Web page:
Acting was incredibly good from nearly all concerned. I felt one supporting actress’s performance was a bit stiff. But even that seemingly insignificant detail I learned by the end, was part of a great design. The main cast were all very good. We see Craig give us more of Bond in this film than we saw in the last two. Far more range. All very well executed. The villain is engaging and really eats up the screen when he’s on it. On some level you feel he’s saying “I’m a Bond Villain! See me be over the top!” but on the other hand, he’s so blisteringly good at being over the top, that you are loving every second of it, and finding it quite believable that a man such as he would be that far gone. I was fascinated by the choices of actress for the different female parts in this film. Yes, sure, beautiful Bond girls. But also atypical types of beauty. For example, one woman has so much makeup on her face that the makeup is practically a character. It’s Kabuki-esque, and the effect, clearly intentional, is to make her less attractive. It works very well for the scene and the character. By contrast, another actress is very plain with regards to make-up. Again, intentional and works very well.
Next, we come to the plot. Does it work on a broad range? Yes. It’s complex within a framework of a simple story. It has enough elements and twists to last through the film’s running time. Motivations for each character are believable, even if the resources are not always—but that’s the essence of Bond: making the unfathomable seem possible. The story goes to many places you simply won’t be expecting. Once those things happen though, you realize how very right they were, and how utterly perfect they were for both the film and the franchise. I was just as pleased with the end scene as I was with the beginning.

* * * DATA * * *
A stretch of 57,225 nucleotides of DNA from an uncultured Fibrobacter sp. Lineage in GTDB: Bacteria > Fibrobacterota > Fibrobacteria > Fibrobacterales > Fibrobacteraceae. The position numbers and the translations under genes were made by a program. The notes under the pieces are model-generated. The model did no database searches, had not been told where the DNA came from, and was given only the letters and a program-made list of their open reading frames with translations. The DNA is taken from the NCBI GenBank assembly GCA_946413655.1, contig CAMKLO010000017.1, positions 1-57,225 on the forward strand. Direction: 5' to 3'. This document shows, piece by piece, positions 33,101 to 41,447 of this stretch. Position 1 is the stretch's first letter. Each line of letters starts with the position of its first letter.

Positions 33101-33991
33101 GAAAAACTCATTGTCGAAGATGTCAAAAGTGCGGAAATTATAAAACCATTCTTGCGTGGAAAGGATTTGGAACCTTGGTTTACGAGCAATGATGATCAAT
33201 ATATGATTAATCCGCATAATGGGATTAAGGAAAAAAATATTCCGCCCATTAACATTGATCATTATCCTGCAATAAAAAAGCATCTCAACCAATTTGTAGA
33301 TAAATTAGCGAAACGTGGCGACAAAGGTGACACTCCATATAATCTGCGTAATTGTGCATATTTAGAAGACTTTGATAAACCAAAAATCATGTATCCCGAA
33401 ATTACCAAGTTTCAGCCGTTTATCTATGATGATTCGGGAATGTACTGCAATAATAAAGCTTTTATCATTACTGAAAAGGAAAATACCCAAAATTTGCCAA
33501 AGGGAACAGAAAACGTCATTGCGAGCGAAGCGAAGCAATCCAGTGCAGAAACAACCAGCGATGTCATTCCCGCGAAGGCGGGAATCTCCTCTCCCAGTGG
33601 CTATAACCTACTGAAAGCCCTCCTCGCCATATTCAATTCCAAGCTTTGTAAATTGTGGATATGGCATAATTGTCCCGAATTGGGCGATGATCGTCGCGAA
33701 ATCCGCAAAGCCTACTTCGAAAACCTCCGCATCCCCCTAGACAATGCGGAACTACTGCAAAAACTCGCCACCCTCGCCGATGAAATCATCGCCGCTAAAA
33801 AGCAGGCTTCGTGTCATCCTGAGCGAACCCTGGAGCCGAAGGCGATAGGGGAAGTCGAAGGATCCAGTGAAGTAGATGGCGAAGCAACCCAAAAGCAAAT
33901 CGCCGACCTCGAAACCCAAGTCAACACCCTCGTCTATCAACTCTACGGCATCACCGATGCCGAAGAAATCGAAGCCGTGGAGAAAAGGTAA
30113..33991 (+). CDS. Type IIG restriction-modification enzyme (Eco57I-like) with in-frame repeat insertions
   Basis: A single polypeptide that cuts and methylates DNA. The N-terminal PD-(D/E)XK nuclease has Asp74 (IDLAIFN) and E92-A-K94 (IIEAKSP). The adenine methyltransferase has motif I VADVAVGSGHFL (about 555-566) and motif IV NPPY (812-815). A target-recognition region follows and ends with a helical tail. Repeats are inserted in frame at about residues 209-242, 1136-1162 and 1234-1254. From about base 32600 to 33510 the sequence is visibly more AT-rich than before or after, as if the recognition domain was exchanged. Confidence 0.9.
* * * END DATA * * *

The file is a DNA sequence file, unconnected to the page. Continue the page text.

The tone of the film is also dead on. I say that with considered care too. Many Bond films in the past devolved into ridiculous festivals of corny and cliché one-liners. Skyfall doesn’t fall victim to that approach. There are many humorous lines and scenes, but they all arise naturally from the story, and are funnier for that fact. There’s a particular line Bond gives that made me think of the one-liners of old, but it isn’t a groaner, and really, neither is it terrible funny. In keeping with Craig’s general performance of Bond, the line comes out more acerbically and impatiently than you might expect. That’s good writing. Besides the humor aspect, the range of emotions is all over the place, and we see a lot of range from most of the cast.
Overall, I would say this film has been instantly catapulted to a tie for me with Casino Royale as to which is my favorite Bond film. That’s saying something. I’ve seen all 23 (and 25 if you count the original Casino and the film that shall Never be named). I saw my first Bond picture in a cinema in Lahore, Pakistan in 1980. I was nine years old and Live and Let Die was nearly that old, but I got the sense it was being first-run in Pakistan. I loved it. As a pre-teen, my favorite Bond was Roger Moore. As a college kid, it was Sean Connery. When Timothy Dalton was Bond, I watched both films in the cinema and thought he was the best Bond ever. In retrospect, I changed my mind, but at the time, he was the best. When Pierce Brosnan finally got his turn, I thought he was fabulous in Goldeneye. He became a little clownish by the end of his run, but I enjoyed him. I’ll even throw George Lazenby a bone and say that there have been times when I have wondered what could have been, if he’d had more time (‘all the time in the world’ was clearly not enough).
When Daniel Craig was cast as James Bond, I had severe misgivings. I didn’t think he could act the part, and I was sure he didn’t look the part. When Casino Royale was released, I was stunned that the producers and director didn’t even have him dye his hair (Bond’s hair is black in the novels). But could he act the part? Oh yes. I think we all saw that with Casino. That film reassured us that Bond was still relevant in the 21st century and that an excellent Bond picture could still be made. It’s a shame that Quantum of Stinkitude was so terrible. But Skyfall redeems the actor, the creators, and the entire franchise in one go. Was it an all-around excellent cinematic experience? Yes, it was. Who is the best Bond? Everyone has their own answers for that. I like them all, but Craig is my current favorite. Which is the best Bond picture? For me, this one is right up there at the top. Is this film worth going to see at the cinema? Absolutely, and more so if you are a Bond fan. If you are a Bond fan, I make my way to the cinema, pronto.